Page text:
9 July 1986 A Method For Generating Sloped Contact Holes Using A Cantilever Resist Structure
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Reliable coverage of contact holes in the 0.8 to 1.25 micron range with sputtered metals requires sloping of the contact sidewalls. Conventional single layer resist and fluorocarbon based oxide etch techniques produce sidewalls close to 90 degrees. With mild alteration to the C2F6/CHF3 oxide etch chemistry to produce a highly selective oxide etch and separation of the printed resist openings from the substrate by a spacer layer of 1.5 to 3.5 microns in thickness a sloped contact can be etched into the dielectric. To generate the separation a cantilevered resist structure has been produced by modifying the sestertius multilayer resist process. The sestertius resist process is a "two and one-half" layer process, using PMMA as the bottom planarizing layer, a thin anti-reflective coating layer to block intermixing and to eliminate the effect of reflected light on patterning, and novolak resist as the top imaging layer. The undercut cantilever structure is produced by over exposing and over developing the PMMA. Controlled contact slopes between 60 and 90 degrees can be generated reliably. The degree of variation in contact angles over different topography is dependent on the percent variation of total spacer thickness. For typical MOS topography a variation in angle of less than 10 degrees is observed. The process has excellent repeatability and process control. Sputtered aluminum sidewall coverage is improved from the 10 to 25 percent range to the 45 to 65 percent range.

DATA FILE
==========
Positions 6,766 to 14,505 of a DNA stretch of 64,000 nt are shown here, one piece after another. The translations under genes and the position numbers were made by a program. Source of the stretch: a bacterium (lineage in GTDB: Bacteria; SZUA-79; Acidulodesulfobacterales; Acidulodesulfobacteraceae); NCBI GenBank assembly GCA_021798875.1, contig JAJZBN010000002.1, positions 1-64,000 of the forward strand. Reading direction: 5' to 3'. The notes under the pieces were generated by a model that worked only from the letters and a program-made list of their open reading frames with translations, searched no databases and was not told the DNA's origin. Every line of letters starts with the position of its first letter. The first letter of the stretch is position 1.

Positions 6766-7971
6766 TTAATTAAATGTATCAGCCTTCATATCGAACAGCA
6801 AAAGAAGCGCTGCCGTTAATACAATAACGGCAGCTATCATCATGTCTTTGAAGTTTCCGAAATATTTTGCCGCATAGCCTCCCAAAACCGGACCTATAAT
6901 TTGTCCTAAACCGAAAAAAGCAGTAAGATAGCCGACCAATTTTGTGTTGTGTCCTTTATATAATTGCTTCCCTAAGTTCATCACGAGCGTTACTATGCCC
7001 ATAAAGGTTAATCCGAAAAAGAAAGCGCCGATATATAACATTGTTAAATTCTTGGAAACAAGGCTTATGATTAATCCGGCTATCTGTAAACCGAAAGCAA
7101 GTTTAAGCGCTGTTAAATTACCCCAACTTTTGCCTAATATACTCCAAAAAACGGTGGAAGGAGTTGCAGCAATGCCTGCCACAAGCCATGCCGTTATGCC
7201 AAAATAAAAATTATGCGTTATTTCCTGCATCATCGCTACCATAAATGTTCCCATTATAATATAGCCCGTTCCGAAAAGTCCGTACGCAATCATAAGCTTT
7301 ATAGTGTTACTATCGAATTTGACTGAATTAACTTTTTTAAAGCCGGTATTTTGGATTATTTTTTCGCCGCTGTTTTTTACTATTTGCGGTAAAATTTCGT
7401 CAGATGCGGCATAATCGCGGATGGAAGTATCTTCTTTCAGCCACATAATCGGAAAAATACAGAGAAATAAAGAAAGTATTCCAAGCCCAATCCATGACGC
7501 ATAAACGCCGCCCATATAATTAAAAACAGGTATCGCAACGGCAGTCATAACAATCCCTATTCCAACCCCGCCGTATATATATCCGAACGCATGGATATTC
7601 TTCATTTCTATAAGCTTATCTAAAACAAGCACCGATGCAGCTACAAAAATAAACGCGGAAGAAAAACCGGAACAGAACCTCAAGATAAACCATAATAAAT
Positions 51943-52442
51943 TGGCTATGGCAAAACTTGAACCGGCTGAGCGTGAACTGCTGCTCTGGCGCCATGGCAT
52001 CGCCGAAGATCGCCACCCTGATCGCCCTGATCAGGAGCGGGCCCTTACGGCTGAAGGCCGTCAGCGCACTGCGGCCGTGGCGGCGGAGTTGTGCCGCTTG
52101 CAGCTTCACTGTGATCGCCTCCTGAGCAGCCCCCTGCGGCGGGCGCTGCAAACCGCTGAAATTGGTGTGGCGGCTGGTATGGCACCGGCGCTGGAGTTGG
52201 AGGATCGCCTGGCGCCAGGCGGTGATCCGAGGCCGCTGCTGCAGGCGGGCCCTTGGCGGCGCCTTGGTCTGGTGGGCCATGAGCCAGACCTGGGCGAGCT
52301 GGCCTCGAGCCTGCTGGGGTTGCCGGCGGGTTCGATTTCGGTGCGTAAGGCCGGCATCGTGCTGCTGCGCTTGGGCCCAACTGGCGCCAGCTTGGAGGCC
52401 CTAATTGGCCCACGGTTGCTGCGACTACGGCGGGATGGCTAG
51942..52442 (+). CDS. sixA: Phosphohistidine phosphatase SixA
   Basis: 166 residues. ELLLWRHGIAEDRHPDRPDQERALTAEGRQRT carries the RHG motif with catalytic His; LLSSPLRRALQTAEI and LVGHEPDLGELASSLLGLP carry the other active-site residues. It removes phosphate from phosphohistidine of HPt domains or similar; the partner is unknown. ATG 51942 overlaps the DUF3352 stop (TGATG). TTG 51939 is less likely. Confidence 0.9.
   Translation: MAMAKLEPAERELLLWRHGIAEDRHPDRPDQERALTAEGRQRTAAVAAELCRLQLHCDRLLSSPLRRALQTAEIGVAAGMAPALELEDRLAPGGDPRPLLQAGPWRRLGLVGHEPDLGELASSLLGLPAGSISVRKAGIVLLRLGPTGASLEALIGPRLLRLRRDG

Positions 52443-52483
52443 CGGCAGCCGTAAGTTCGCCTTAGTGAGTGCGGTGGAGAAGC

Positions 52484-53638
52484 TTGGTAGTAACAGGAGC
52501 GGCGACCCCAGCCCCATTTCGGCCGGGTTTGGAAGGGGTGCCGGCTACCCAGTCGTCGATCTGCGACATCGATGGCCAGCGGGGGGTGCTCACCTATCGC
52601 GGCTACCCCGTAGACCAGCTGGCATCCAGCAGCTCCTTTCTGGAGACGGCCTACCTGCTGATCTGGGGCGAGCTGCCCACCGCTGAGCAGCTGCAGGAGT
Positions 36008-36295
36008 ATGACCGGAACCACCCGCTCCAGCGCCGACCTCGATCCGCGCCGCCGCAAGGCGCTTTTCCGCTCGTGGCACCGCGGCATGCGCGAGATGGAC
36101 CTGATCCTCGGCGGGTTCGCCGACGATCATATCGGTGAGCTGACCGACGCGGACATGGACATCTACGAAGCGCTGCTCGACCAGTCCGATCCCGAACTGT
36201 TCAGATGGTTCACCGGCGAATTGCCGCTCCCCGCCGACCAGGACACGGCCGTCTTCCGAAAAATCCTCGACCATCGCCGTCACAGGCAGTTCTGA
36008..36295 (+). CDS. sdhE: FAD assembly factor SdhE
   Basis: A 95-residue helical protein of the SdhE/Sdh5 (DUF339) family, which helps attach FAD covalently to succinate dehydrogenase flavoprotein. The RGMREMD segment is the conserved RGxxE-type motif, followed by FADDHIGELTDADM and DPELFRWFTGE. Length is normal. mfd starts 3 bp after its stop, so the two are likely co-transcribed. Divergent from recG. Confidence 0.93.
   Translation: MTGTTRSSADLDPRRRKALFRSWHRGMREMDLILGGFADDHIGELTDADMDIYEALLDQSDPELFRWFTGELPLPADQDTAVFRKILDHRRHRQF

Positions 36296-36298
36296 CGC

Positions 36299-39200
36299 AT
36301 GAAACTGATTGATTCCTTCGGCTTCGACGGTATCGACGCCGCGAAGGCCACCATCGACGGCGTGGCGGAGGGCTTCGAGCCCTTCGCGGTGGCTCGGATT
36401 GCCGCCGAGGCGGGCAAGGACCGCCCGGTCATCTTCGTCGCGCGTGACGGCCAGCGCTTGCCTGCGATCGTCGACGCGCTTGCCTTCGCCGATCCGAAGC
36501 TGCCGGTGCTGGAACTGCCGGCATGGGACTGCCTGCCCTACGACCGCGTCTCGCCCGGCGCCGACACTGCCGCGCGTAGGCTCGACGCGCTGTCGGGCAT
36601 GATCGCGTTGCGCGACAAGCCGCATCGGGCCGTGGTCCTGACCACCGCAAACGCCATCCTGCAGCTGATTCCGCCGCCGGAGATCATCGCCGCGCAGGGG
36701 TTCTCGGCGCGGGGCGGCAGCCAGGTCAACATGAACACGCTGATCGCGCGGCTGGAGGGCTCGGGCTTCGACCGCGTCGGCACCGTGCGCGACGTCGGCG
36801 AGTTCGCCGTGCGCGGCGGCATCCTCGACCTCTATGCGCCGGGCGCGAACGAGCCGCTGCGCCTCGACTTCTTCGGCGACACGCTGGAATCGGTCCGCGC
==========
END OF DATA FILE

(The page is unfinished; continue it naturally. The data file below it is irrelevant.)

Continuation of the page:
© (1986) COPYRIGHT Society of Photo-Optical Instrumentation Engineers (SPIE). Downloading of the abstract is permitted for personal use only.
Vic Marriott, Vic Marriott, Barry Jucha, Barry Jucha, } "A Method For Generating Sloped Contact Holes Using A Cantilever Resist Structure", Proc. SPIE 0631, Advances in Resist Technology and Processing III, (9 July 1986); doi: 10.1117/12.963653; https://doi.org/10.1117/12.963653

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